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| Read Time: 2 minutes | Domestic Violence

Is Domestic Violence a Public Health Issue?

We all understand that domestic violence is a serious problem in Florida. Indeed, many of us personally know someone who has been affected by acts of domestic abuse or violence. But beyond the individual victims, what does domestic abuse look like in the aggregate? The Global Problem of Intimate Partner Violence The U.S. Centers for Disease Control and Prevention (CDC) and the World Health Organization (WHO) have both long treated domestic violence as a public health issue and not simply a matter of law enforcement. These agencies study the impact of “intimate partner violence” (IPV) on both women and men from a scientific perspective. Unlike the legal system, which primarily focuses on identifying and punishing known abusers, the public health agencies are more concerned with identifying the root causes of IPV and implementing strategies to prevent it from happening in the first place. According to the CDC, about 25 percent of women and 11 percent of men in the United States have experienced some form of IPV. The CDC defines domestic violence as taking place on a “spectrum.” So while some IPV situations were limited to a single incident, other cases involve a series of “severe episodes” over a period of weeks, months, or years. In this context, IPV incorporates physical abuse and sexual assault, as well as stalking and other intentional behaviors designed to make the victim afraid for their life or safety. So how do these figures add up to a public health crisis? Based on research compiled by WHO, there are substantial “negative health and development consequences” to IPV victims, especially women. In addition to the immediate consequences of the violent acts–which is often death–WHO said IPV “is also an important cause of morbidity from multiple mental, physical, sexual and reproductive health outcomes, and it is also linked with known risk factors for poor health, such as alcohol and drug use, smoking and unsafe sex.” Ultimately, domestic violence puts a strain on the entire health care and social services system. WHO noted that violence against women cost Canada’s national healthcare system almost CAN$1.1 billion. In addition to these direct costs, IPV also frequently “undermines efforts to improve women’s access to education,” limiting their ability to secure better-paying jobs that enable them to escape abusive relationships. Preventing Violence Before the Courts Get Involved IPV generally begins in adolescence or young adulthood. Based on the CDC’s figures, 71 percent of women experience an IPV incident before the age of 25. That is why the CDC and WHO say it is critical for parents and the community at-large to “teach safe and healthy relationship skills” to adolescents. It is also important to identify individuals who are at greater risk of IPV and intervene before legal action becomes necessary. And if the law does have to get involved, remember the accused still has constitutional rights that must be respected. If you are charged with any kind of domestic abuse or violence, you have the right to speak to a qualified Orlando criminal defense lawyer. Call the offices of Moses & Rooth, Attorneys at Law, at (407) 377-0150 or contact us online today if you need immediate assistance.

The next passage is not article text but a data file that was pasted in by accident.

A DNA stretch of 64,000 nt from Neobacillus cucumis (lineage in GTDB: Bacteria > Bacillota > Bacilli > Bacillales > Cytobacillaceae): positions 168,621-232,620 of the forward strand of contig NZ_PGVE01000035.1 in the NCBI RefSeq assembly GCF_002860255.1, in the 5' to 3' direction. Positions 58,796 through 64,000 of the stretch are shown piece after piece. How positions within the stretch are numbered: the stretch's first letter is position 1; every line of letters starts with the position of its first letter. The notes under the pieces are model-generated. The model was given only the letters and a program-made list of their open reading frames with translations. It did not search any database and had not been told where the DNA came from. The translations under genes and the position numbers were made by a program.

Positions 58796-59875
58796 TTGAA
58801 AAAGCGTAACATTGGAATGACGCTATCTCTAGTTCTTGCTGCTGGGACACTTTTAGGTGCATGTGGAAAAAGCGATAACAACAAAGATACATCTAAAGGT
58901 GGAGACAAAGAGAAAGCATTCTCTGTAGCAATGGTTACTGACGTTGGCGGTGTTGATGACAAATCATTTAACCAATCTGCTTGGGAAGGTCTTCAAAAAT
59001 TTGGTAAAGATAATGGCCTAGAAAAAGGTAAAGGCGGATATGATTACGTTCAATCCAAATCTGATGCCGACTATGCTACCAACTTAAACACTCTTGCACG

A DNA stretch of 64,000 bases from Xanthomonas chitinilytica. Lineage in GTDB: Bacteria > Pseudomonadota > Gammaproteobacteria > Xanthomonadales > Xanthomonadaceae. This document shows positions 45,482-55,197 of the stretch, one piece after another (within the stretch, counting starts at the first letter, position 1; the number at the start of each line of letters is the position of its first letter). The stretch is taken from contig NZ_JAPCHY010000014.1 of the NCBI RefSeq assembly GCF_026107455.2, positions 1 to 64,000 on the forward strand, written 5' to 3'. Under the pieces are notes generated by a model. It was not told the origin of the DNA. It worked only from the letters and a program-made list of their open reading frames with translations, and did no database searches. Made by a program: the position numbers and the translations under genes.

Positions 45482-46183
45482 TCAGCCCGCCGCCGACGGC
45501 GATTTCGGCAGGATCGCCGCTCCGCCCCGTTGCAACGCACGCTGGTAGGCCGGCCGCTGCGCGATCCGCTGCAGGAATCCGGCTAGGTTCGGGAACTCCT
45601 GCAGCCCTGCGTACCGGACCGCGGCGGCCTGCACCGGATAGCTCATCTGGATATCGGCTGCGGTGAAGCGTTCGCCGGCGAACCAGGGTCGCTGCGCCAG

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| Read Time: 2 minutes | Criminal Defense

Orlando Ranked One of the Top Murder Capitals in America

Although violent crime has seen a decrease nationally, at least according to the most recent statistics from the Federal Bureau of Investigation, murder remains a major problem. Indeed, the FBI said reports of murder and “non-negligent manslaughter” increased 1.5 percent from the first six months of 2016 to the same time period in 2017. Pulse Nightclub Attack Causes Orlando Murder Rate to Soar Crime statistics are always subject to anomalies. That is the case here in Orlando, where news headlines recently touted the city was now “ranked among top murder capitals in America.” But when you dig a bit deeper, that headline is somewhat misleading. What happened was this. NeighborhoodScout, an online analytics database, recently published an article counting down the “top 30 cities in the U.S. with the highest murder rates.” The murder rate is essentially the number of murders committed per 1,000 residents. NeighborhoodScout examined FBI figures for cities with at least 25,000 people in compiling its top-30 ranking. Orlando came in at number 20. The city reported 84 murders within a population of about 277,000, for a murder rate of 0.30. This was six times the national murder rate of 0.05. Orlando also exceeded the national averages for other violent crimes, including rape, robbery, and assault. Now there is an important caveat to all this. The 84 murders cited by the NeighborhoodScout rankings were reported during 2016, the last full year for which reliable crime statistics are available. As everyone who lives in and around Orlando remembers, in June 2016 there was a mass shooting at the nightclub Pulse, which accounted for 49 of those 84 murders. Obviously, this was an anomalous event that exaggerated Orlando’s normal murder rate. In fact, the Orlando Police Department reported far fewer homicides in 2017 than 2016, according to a January report in the Orlando Sentinel. OPD only had 25 active murder cases last year, of which 21 were solved. These 2017 murders included one other mass shooting, the killing of five people at a business on Forsyth Road. It should also be noted that one other Florida city made the NeighborhoodScout top 30 list. Lake Worth, a city in Palm Beach County, with approximately 34,000 residents, was actually the 30th and final municipality to make the ranking. With just 10 murders in 2016, that was enough to give Lake Worth a murder rate of 0.26. Protecting Your Right to a Vigorous Criminal Defense Regardless of how you look at the numbers, even one murder is one too many. Unfortunately, media reporting of crime statistics often drives a frenzied rush to judgment whenever a person is accused of murder. But even a person accused of this most heinous of violent crimes still has constitutional rights. Remember, an accusation is not a conviction, and if you find yourself accused of murder, you have the right to mount a vigorous defense. At the offices of Moses & Rooth, Attorneys at Law, we represent Orlando-area residents who are accused of all types of violent crimes, including murder, robbery, and assault. We fight to ensure that no person is sent to prison unless the prosecution proves its case beyond a reasonable doubt. Call us today at (407) 377-0150 if you have been charged with a crime and need immediate assistance.